were portrayed negatively but the immediate context of anti-Jewish comments and their form. Like Anthony Kauders in his book German Politics and the Jews the following description puts context before numbers, preferring qualitative analysis over bald quantitative statistics.2 England Up to the beginning of the twentieth century Catholic media usually fulfilled one main task. They were primarily designed to supplement a national media which either ignored Catholic news, or stood for principles that ran contrary to the Church’s mission and claim. 02-ChurchNationRace

in Church, nation and race

G. M. DITCHFIELD 4 Church, parliament and national identity, c. 1770–c. 1830 1 G. M. Ditchfield There can be no doubt of the central nature of parliament in debates as to the religious nature of English, and increasingly of British, national identity between 1770 and 1830. The supremacy of statute law carried almost universal acceptance and attempts to influence parliamentary opinion dominated the efforts of those who sought to promote or resist ecclesiastical change. The belief that legislation could influence theological opinion was widespread. When

in Parliaments, nations and identities in Britain and Ireland, 1660–1850

The Elizabethan Church and parliament Chapter 4 The Elizabethan Church and the antiquity of parliament Alexandra Gajda A t the turn of the seventeenth century, members of the Society of Antiquaries debated the age of the English parliament.1 All agreed that parliament had ancient origins, predating the Norman Conquest, with Sir John Doddridge excitably asserting that parliaments had existed in preRoman Britain, in the assemblies of the druids. On 29 November 1604, a less famous exchange occurred, when the Society discussed the origins of those other phenomena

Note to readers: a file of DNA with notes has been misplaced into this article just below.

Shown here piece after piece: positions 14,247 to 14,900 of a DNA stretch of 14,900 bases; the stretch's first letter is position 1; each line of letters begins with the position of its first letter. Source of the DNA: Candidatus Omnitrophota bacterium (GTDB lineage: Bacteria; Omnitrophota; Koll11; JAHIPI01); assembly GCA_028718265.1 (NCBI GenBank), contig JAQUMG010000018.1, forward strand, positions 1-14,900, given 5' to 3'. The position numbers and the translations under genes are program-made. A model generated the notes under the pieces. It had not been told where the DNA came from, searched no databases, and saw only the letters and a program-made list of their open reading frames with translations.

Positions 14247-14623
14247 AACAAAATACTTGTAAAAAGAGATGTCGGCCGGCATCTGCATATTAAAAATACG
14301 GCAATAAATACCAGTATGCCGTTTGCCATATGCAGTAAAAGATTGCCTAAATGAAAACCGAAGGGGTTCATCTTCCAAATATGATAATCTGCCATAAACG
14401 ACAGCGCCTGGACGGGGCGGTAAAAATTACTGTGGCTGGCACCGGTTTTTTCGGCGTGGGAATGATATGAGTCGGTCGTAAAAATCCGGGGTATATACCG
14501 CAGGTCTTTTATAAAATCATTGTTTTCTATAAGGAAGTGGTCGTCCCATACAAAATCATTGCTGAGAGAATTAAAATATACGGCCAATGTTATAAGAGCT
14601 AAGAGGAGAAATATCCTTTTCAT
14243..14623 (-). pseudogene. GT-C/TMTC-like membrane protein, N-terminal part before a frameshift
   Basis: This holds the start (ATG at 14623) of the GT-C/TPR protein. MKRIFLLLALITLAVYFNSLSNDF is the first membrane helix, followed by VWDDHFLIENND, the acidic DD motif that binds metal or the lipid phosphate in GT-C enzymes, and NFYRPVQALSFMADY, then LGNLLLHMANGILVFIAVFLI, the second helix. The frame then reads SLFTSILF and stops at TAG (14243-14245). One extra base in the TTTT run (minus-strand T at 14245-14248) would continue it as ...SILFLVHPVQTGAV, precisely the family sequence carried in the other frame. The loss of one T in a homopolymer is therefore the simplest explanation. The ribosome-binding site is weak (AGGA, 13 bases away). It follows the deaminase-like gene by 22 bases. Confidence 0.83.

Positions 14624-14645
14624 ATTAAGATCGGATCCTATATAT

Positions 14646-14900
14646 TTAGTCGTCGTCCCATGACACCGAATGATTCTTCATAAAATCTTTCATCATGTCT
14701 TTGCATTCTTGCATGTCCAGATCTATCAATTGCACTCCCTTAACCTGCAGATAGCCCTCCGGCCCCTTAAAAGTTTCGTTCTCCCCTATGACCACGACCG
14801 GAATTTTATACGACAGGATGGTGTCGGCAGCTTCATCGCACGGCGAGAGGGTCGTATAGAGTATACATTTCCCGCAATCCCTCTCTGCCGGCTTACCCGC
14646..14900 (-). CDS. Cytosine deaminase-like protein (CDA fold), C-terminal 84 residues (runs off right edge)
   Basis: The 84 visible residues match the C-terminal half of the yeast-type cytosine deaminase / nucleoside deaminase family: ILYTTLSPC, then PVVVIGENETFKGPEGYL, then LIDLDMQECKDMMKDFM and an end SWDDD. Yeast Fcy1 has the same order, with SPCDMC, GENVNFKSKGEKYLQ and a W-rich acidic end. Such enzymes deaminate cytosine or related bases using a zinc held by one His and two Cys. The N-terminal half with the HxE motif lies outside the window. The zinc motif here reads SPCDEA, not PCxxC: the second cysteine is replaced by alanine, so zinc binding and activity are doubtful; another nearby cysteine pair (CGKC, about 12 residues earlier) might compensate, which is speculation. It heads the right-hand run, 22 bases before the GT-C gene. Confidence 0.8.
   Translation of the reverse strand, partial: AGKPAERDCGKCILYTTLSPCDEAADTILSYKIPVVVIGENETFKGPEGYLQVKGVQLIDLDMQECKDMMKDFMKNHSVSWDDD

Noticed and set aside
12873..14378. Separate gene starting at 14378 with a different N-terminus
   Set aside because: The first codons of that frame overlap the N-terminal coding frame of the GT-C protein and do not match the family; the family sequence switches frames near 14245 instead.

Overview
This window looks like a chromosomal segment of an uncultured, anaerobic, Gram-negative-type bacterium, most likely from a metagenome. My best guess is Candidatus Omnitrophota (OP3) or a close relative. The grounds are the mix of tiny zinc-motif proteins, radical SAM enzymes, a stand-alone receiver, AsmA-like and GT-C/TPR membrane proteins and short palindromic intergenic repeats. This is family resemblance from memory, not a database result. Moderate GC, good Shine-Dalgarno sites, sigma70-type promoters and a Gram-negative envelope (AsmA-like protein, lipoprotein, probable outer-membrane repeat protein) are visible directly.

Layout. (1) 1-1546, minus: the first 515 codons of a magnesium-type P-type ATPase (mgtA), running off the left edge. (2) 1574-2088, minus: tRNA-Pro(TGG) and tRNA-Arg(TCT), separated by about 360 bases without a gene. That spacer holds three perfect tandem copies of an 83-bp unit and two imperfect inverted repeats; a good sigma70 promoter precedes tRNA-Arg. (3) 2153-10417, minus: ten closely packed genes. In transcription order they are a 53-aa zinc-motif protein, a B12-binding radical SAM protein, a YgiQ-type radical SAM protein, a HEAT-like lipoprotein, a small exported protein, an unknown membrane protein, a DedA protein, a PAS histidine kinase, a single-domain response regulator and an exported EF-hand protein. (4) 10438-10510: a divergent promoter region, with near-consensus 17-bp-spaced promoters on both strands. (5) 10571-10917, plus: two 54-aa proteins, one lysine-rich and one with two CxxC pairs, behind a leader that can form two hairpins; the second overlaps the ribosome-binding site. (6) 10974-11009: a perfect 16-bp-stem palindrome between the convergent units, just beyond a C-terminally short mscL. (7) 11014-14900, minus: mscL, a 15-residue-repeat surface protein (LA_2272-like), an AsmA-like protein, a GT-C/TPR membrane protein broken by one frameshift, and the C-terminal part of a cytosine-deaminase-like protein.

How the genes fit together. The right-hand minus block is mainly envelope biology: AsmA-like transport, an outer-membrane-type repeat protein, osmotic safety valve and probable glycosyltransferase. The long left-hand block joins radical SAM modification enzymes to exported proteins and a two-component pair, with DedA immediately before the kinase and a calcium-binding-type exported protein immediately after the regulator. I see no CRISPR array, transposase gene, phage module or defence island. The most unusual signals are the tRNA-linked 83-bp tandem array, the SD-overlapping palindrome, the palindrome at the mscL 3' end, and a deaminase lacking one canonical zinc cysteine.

in Writing the history of parliament in Tudor and early Stuart England
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accepted Catholics. It also taught the classics which Logue’s parents thought essential if, as they seemed determined to ensure, their boy was to become a priest.1 He maintained a high academic performance and was transferred to a boarding school in Buncrana in preparation for the Maynooth entrance exam in 1857. Logue 2 Michael Logue & the Catholic Church in Ireland took the test a year early at the age of seventeen. Despite being the youngest candidate, he achieved first place and was accepted into the seminary. The result was by no means certain as parents of other

in Michael Logue and the Catholic Church in Ireland, 1879–1925
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2 Land and politics The Land War The upsurge in political violence after 1879 posed a series of complex problems for the Catholic Church in Ireland. The nature of violence, its scope and scale, and its origin all presented challenges which were in many ways new. The violent protest associated with the land question after 1879 heralded, or was symptomatic of, sweeping political change. Previously, it was quite often simply a matter of condemnation for the Church. Insurrection, such as the Fenian revolt, could be dismissed as the work of a small group of

in Michael Logue and the Catholic Church in Ireland, 1879–1925